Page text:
Black African Students Federation in France

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The Black African Students Federation in France (French: Fédération des étudiants d'Afrique noire en France, abbreviated FEANF) was an organization of African students in France. FEANF was influenced by the French Communist Party, and saw the struggle against French colonialism in Africa as part of a wider struggle against Western imperialism.[1] FEANF played an important role for the formation of communist organizations in Francophone Africa.[2] In addition, FEANF largely contributed to creating a centralized voice that united all African student groups in France, while their actions highlighted the greater disparities within the French colonial system.[3]


FEANF was founded in 1950, when a preliminary congress was held in April 1950 in Lyon, followed by a meeting in Bordeaux in December 1950. The Bordeaux meeting was attended by cells of African students from Paris, Toulouse, Montpellier and Bordeaux. The Paris group, led by Amadou-Mahtar M'Bow and Louis Atayi, dominated the debates. The Bordeaux meeting adopted the FEANF statues, which called for the unification of all African student associations in France. Among its first goals was to “defend the material and moral interests of the students.”[3] The statues also stated that FEANF was independent of any political party. The Lyon cell soon affiliated itself to the organization soon afterwards.[4]

First and Second Congresses[edit]

The first federal congress of FEANF was held March 21–22, 1951 in Paris. The congress elected an Executive Committee, which included Solange Faladé (medical student from Dahomey) as President, Amadou-Mahtar M'bow (from Senegal) as General Secretary, N'ki Traoré (from Guinea, also the Secretary of the RDA Students Association) as Joint General Secretary and Abdou Moumouni (from Niger, also the editor of Les étudiants anti-colonialistes) as Treasurer. By the end of 1951 FEANF had around 1,000 members.[5]

Politically, the first FEANF Executive Committee was rapidly seen as very 'moderate'. Its President tried to mobilize a separate structure, GAREP, but failed to gather any sizeable amount of followers from the founding core of FEANF.[5] Compared to FEANF, GAREP was reluctant to have contacts with pro-Soviet structures.[6]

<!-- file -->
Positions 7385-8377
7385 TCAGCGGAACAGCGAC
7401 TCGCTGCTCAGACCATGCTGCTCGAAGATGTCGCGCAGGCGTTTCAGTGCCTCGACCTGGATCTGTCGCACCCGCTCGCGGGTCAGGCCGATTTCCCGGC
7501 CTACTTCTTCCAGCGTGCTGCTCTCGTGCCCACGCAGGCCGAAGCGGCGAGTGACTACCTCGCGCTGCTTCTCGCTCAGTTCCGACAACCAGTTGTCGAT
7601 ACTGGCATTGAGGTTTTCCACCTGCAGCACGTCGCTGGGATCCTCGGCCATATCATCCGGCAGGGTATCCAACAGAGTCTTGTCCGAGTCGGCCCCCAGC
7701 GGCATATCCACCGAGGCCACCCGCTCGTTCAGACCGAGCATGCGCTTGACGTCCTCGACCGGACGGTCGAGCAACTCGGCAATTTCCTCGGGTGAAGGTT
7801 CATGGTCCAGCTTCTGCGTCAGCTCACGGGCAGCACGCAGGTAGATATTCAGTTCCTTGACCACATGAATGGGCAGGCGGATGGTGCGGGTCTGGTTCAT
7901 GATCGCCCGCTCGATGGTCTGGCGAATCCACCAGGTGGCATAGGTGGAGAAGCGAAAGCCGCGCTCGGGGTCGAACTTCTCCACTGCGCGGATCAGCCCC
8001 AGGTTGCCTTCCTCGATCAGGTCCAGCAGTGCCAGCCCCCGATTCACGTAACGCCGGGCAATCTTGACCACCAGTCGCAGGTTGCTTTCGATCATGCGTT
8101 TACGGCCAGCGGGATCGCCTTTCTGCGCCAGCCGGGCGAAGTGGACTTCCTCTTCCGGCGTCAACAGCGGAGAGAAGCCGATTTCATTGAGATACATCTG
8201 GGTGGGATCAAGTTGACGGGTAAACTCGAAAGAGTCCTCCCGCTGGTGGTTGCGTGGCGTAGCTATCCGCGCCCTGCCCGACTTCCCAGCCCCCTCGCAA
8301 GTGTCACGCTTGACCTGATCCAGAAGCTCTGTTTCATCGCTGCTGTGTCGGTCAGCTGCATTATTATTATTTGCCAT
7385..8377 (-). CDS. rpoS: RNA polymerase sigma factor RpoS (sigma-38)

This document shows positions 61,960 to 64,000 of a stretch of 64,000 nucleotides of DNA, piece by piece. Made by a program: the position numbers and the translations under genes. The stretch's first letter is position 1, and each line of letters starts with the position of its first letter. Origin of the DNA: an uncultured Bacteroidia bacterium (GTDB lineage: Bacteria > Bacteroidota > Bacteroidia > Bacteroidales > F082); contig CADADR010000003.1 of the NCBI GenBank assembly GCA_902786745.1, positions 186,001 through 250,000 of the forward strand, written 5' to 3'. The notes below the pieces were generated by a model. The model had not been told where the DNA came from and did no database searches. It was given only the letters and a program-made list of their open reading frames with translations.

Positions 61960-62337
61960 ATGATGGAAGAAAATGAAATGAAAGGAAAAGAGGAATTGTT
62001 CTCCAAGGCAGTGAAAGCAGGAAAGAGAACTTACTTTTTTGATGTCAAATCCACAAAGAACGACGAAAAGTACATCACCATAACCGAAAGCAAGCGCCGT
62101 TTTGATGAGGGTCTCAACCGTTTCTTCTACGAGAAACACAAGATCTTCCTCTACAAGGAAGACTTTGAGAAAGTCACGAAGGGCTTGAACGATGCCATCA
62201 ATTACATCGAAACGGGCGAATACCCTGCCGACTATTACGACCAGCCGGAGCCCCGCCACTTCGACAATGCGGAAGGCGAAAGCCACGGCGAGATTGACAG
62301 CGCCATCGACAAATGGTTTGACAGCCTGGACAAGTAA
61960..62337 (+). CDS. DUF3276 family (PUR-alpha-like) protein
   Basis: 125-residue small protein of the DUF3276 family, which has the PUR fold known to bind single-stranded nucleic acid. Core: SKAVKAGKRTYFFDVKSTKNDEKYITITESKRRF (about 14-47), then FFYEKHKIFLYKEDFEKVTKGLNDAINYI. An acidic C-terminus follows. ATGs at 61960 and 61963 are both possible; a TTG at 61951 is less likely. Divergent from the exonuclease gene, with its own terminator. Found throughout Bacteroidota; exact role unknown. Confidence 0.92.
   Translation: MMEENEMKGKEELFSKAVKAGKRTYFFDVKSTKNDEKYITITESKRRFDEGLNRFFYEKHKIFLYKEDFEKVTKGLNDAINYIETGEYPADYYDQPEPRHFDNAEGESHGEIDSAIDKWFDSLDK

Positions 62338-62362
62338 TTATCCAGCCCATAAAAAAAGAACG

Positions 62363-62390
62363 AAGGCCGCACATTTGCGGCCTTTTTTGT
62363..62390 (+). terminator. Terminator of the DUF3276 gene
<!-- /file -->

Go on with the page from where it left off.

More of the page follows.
The second FEANF congress was held April 14–15, 1952. At the second congress, the leadership was taken over by members of the African Democratic Rally (RDA). The organization declared its support for African independence. There was also a notable Senegalese dominance over the new Executive Committee. The medical student Edouard Sankhalé became the new FEANF Chairman.[1][5] Mamadou Samb became Vice Chairman. Both Sankhalé and Samb were also in the RDA Students Association leadership. Alioune Bâ (law student, later a prominent member of the African Independence Party, PAI) became General Secretary, Youssoupha Sylla (medical student, activist of the RDA Students Association) First Joint Secretary, Babacar Niang (science student, head of the publication La voix de l'Afrique Noire) whilst Abdou Moumouni retained the position as Treasurer. Except for Moumouni, all of these men were Senegalese. After the change in leadership, FEANF began to have contacts with the Prague-based International Union of Students.[7] Eventually, FEANF became an affiliate of IUS.[8]

Struggle for Independence[edit]